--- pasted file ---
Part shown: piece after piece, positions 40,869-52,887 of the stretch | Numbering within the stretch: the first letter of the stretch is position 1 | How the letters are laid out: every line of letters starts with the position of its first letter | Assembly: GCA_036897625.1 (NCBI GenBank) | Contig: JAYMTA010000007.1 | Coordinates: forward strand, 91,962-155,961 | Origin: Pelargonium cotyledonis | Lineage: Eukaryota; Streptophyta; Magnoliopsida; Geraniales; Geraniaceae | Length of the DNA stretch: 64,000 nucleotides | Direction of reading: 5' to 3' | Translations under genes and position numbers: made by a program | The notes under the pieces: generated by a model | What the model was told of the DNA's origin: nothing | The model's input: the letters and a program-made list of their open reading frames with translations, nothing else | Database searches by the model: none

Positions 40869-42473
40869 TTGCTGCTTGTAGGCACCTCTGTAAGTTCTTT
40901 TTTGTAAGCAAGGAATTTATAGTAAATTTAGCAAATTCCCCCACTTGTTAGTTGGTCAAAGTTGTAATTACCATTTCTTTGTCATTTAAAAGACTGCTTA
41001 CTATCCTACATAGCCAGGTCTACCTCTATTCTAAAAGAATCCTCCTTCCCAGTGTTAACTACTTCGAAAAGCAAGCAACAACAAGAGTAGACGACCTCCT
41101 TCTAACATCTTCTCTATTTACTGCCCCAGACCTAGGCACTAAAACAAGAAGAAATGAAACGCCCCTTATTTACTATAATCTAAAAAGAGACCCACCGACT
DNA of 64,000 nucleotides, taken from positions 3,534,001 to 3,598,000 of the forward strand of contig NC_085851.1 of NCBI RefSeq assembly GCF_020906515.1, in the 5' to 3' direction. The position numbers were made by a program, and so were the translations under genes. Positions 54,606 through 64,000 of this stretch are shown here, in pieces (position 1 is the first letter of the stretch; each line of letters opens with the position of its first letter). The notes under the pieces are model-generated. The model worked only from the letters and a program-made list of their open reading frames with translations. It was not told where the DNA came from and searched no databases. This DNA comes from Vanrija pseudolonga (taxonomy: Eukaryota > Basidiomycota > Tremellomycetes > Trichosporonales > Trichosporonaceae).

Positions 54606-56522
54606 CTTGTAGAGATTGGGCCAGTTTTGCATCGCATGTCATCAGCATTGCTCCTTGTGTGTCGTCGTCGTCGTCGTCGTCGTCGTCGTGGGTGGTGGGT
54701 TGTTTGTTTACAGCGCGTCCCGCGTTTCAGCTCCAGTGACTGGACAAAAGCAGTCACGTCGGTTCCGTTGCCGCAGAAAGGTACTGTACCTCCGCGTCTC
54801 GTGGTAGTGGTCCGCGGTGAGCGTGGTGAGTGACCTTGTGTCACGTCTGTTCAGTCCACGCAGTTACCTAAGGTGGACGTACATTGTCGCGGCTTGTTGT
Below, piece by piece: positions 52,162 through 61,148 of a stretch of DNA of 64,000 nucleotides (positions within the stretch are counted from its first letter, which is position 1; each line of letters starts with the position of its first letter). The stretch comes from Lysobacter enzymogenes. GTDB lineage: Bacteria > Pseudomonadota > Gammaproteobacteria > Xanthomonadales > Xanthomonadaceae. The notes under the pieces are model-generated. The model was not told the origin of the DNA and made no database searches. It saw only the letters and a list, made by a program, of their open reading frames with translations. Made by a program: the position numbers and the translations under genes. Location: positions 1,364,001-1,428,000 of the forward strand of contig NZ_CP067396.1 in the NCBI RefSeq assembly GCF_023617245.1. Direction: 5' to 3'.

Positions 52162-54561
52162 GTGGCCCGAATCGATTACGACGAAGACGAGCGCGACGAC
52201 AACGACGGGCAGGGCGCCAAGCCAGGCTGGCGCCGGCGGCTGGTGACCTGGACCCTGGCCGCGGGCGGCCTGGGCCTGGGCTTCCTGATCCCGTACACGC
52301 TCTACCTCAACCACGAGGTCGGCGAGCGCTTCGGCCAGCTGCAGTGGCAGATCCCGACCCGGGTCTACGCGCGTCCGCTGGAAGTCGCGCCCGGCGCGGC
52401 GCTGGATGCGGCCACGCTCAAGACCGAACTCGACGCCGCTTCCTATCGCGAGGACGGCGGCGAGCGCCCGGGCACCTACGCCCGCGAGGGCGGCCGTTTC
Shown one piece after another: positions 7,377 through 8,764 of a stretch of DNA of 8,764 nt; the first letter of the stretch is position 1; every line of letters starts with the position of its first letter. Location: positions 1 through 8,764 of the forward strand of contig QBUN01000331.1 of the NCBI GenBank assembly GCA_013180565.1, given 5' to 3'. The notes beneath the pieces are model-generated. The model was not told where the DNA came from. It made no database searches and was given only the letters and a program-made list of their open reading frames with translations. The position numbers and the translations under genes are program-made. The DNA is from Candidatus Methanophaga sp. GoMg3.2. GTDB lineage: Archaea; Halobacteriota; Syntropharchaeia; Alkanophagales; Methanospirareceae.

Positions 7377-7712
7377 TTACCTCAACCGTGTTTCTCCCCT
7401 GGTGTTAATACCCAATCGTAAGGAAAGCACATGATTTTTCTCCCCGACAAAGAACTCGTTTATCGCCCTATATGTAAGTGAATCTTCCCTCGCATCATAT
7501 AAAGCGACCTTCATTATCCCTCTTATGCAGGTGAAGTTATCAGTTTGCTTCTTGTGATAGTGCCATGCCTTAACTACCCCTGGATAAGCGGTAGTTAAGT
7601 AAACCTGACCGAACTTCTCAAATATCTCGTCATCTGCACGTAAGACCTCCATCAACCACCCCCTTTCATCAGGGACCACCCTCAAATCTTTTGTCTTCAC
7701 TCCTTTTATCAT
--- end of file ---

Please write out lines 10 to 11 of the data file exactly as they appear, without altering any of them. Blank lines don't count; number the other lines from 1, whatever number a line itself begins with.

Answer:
54701 TGTTTGTTTACAGCGCGTCCCGCGTTTCAGCTCCAGTGACTGGACAAAAGCAGTCACGTCGGTTCCGTTGCCGCAGAAAGGTACTGTACCTCCGCGTCTC
54801 GTGGTAGTGGTCCGCGGTGAGCGTGGTGAGTGACCTTGTGTCACGTCTGTTCAGTCCACGCAGTTACCTAAGGTGGACGTACATTGTCGCGGCTTGTTGT